Things I'd do differently

How am I going to get the best out of my students next term?

It's the last week of school, and I find myself thinking of ways to conduct my classes better than I have during this term. It's not that I think I've done a poor job, but I know there's always room for improvement. Besides, I'd hate to get bored; a bored teacher equals bored students. Bored students don't learn.


Don't get lost in your role

Postbox letter from Brian

Those who are in Asia teaching English need to understand this simple reality: English teaching is a superficial industry. English language aptitude is simply social and economic capital in Asia. Is this not stating the obvious?


School open house

Not something you would expect to find in a Western school

For the past few weeks, all the students in our school have been preparing projects, posters, and games for the school's Open House Expo which is apparently held once every three years.


Aiming high for o-net

Changes that should be made in preparing students for the o-net

February 2, 2013 is the date for the O-net examination in Thailand (Ordinary National Education Test). This is the day that level 6 and 9 students' are assessed in their proficiency in all subjects. That's why nowadays all Thai schools prepare intensively to improve their students' performance.


A view from the student’s side of the classroom

Perspectives on becoming a student again

For the most part, I was teaching (in a variety of different capacities) during the years I was also pursuing my graduate studies. Now once again I am alternating between the front and rear of the classroom, and this can be an effective method to help one to keep the student's perspective in mind when the time of the day comes for one to assume the role of teacher.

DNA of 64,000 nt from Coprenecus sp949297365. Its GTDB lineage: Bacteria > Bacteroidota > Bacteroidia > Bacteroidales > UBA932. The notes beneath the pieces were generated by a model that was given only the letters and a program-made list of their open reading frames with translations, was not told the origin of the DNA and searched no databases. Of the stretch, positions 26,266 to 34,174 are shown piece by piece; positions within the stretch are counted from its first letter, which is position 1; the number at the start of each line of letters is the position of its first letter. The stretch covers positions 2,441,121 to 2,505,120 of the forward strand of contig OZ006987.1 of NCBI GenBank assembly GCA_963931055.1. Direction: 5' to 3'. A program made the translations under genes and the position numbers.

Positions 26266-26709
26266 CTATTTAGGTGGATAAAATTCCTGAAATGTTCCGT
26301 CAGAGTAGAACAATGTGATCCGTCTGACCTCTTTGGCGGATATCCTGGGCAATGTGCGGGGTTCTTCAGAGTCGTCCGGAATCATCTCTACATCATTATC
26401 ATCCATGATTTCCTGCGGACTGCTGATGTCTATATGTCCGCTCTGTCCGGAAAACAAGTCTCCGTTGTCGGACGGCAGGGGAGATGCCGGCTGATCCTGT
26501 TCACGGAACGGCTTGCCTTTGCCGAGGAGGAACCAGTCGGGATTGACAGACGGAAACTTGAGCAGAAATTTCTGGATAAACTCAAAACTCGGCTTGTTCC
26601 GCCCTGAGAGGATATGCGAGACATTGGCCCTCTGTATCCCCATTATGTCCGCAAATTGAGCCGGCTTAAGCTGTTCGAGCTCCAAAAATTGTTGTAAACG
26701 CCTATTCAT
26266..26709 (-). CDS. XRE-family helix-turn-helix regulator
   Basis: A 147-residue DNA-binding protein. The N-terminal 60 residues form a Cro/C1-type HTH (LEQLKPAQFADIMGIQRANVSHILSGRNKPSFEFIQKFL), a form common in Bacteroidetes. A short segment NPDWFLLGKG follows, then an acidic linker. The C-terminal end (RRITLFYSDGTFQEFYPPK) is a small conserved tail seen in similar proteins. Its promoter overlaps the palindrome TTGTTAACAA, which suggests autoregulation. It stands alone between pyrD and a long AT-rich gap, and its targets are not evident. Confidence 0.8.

A teacher's pet peeve

The unenviable task of having to plan lessons

Lesson planning is a routine task that has now got into my system, yet if I had my choice, I would get rid of it. But how? So several times I tried teaching without a lesson plan? Do you want to know how it turned out? I think they were better than my planned lessons.


Thrown to the wolves

Teaching kindergarten for the very first time

Today's class was my very first 2-hour stint with a group of kindergarteners. I've never been the world's largest fan of little kids, not because I don't like them, but because I have no earthly idea what to do with them. Well, all things considered, I'd say my class went quite well!


Mid-term prep and a week in review

You have to go with the flow in Thailand

Here's another example of why you must roll with the tides here in Thailand, too. I spent a good two hours making a 40-question midterm for my Mathayom 2 class. My paperwork shows that the M2 class I have is divided into Science 1 and Science 2, but the curriculum is identical for both


Book review

The essential guide to teaching English and living in Thailand

As they neared the end of their first year in Thailand, Michael and Sarah suddenly realized that while chatting with new arrivals, they were answering the same questions over and over again. So they began to compile a guide to help others who might want to give TEFL in Thailand a try.


There are always terrible teachers out there

Postbox letter from Lucie

I have to say that there are loads of native speakers out there who have no idea how to grade their language to an appropriate level for their students. There are even plenty of qualified teachers who may have been great at teaching, say, biology, in their home country, but cannot accept that to teach it to non native speakers, they have to change their methods and the way they introduce both concepts and vocabulary.


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